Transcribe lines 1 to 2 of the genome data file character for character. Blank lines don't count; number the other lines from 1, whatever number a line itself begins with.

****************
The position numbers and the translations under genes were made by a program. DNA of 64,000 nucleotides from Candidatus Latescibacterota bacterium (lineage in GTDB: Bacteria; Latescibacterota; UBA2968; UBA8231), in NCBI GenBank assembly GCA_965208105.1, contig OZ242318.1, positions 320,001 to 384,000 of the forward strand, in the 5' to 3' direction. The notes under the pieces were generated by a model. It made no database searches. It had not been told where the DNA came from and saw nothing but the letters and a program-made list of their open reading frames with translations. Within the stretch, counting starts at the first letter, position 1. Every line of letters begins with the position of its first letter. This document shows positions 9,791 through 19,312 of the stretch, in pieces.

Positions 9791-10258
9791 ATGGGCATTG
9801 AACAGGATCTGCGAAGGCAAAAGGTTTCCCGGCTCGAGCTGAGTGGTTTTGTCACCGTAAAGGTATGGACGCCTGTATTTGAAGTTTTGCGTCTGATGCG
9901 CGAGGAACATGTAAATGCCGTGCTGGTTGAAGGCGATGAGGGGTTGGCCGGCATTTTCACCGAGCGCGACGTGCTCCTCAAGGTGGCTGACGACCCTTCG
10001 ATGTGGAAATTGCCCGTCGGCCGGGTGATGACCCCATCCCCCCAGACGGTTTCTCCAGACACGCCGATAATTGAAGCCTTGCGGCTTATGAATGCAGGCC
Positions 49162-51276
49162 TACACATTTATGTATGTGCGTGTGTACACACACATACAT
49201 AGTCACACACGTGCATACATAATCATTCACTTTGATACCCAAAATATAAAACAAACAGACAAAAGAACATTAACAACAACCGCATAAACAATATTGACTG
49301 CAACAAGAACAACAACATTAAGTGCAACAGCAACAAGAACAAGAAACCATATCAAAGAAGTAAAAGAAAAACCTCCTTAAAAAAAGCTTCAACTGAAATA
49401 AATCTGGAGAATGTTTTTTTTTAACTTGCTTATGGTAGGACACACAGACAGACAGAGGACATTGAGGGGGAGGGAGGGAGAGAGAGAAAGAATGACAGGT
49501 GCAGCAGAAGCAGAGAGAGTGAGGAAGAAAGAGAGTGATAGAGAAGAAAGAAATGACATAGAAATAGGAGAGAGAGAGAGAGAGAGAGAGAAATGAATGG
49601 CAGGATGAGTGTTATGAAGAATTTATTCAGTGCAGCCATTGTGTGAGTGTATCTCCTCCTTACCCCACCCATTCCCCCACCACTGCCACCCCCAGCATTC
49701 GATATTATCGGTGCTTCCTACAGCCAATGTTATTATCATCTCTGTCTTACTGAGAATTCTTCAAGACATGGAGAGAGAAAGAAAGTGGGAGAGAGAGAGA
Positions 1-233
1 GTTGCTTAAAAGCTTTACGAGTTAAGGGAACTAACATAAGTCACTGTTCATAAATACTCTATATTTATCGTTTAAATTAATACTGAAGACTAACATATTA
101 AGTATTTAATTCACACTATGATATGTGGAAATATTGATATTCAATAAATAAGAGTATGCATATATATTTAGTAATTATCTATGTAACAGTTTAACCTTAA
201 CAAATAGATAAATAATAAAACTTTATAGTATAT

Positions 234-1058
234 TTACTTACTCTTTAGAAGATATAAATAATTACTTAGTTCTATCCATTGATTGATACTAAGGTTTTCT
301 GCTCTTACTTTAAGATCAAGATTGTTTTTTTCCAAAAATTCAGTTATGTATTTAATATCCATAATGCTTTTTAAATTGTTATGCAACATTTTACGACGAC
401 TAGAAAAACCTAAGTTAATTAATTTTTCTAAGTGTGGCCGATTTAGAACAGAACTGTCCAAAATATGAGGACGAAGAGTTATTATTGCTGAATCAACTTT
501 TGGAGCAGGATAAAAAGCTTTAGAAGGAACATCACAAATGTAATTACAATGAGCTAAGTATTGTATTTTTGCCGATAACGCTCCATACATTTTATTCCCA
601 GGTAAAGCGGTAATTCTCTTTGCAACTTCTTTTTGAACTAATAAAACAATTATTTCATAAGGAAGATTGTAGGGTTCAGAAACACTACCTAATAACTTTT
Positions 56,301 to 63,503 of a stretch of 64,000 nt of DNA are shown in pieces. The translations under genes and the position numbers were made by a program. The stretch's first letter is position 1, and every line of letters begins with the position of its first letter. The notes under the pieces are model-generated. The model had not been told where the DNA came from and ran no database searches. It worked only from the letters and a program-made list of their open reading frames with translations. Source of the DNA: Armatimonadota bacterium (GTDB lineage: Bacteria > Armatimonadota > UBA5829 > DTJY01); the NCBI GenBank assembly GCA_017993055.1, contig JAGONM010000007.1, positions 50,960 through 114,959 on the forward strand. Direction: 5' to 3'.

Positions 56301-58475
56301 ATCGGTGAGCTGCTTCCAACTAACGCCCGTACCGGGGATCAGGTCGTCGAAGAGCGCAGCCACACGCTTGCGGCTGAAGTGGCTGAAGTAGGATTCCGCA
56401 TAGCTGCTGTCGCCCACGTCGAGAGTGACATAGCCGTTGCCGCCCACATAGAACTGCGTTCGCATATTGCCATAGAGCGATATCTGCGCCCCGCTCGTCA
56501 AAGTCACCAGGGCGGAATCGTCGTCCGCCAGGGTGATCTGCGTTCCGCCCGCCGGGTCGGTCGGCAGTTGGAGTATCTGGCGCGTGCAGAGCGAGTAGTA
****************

The position numbers and the translations under genes were made by a program. DNA of 64,000 nucleotides from Candidatus Latescibacterota bacterium (lineage in GTDB: Bacteria; Latescibacterota; UBA2968; UBA8231), in NCBI GenBank assembly GCA_965208105.1, contig OZ242318.1, positions 320,001 to 384,000 of the forward strand, in the 5' to 3' direction. The notes under the pieces were generated by a model. It made no database searches. It had not been told where the DNA came from and saw nothing but the letters and a program-made list of their open reading frames with translations. Within the stretch, counting starts at the first letter, position 1. Every line of letters begins with the position of its first letter. This document shows positions 9,791 through 19,312 of the stretch, in pieces.

Positions 9791-10258